4. While the milk+water are heating up, start sauteing the onion.  Once it’s soft and happy, add the beans along with a touch of their liquid.  Season ever so generously with paprika and cayenne pepper.
  5. After the beans and onions have had, say, 5 minutes to get to know each other, turn the heat off, toss the spinach on top of them, and cover.  The residual heat will cause the spinach to wilt just a touch, making it more manageable.
  6. In an altogether unrelated bowl (oh, this is so not a one-pot dish), beat the egg and combine with the yogurt.
  7. Layer!  First the polenta, then the beany and spinachy mix, and finally the yogurty egg.
  8. Bake uncovered for 20-25 minutes.

(…In the end, I was so very glad we hadn’t ordered Chinese.)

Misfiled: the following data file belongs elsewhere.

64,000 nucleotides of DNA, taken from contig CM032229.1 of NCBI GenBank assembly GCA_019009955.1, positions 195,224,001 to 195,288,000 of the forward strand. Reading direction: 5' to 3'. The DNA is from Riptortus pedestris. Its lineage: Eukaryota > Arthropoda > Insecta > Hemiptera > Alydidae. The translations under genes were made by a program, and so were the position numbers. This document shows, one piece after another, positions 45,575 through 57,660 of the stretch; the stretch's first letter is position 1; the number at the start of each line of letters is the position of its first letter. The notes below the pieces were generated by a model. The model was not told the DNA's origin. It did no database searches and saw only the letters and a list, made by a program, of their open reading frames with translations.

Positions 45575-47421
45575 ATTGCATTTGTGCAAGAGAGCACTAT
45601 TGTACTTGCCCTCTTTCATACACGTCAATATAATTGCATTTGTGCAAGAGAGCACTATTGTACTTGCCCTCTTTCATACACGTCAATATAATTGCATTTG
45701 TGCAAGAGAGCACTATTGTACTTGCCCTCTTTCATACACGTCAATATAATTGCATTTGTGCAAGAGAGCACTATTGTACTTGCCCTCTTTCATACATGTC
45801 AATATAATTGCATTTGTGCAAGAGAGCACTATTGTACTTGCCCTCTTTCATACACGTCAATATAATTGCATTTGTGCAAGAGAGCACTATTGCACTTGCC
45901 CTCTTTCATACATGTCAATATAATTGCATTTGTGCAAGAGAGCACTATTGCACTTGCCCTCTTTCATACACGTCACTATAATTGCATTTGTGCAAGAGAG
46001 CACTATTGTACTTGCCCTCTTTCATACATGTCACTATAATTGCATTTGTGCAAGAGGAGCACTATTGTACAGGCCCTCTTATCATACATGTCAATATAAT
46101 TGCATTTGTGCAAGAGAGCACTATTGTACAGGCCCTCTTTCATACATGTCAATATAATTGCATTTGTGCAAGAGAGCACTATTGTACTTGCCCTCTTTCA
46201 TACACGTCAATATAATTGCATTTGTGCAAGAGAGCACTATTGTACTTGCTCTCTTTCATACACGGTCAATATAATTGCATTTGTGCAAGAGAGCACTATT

Winter salad

February 5, 2010

Who says that winter is a wretched, terrible, not at all good time for salads?

Well, I do, most of the time.  But look!  This combo is pretty darn tasty.  And it’s so good for you that you can feel mighty righteous after eating it and justify just about any kind of dessert afterwards.

Winter salad

  • 1 cup quinoa
  • 2 carrots
  • 1/2 small red cabbage
  • 1 thimble-sized bit of ginger
  • 1-2 cloves garlic
  • gorgonzola
  • curly parsley
  • olive oil, salt, pepper to taste

Of course, you know how to throw it all together without any help from me.  So I’ll just contribute this one nugget of wisdom: once you’ve cooked the quinoa, toss the chopped ginger and garlic in right away and let it all steam under the lid for another couple of minutes with the heat off.  This takes a bit of the zing out of the garlic.  Your coworkers will thank you for that if this ends up being your lunch the following day.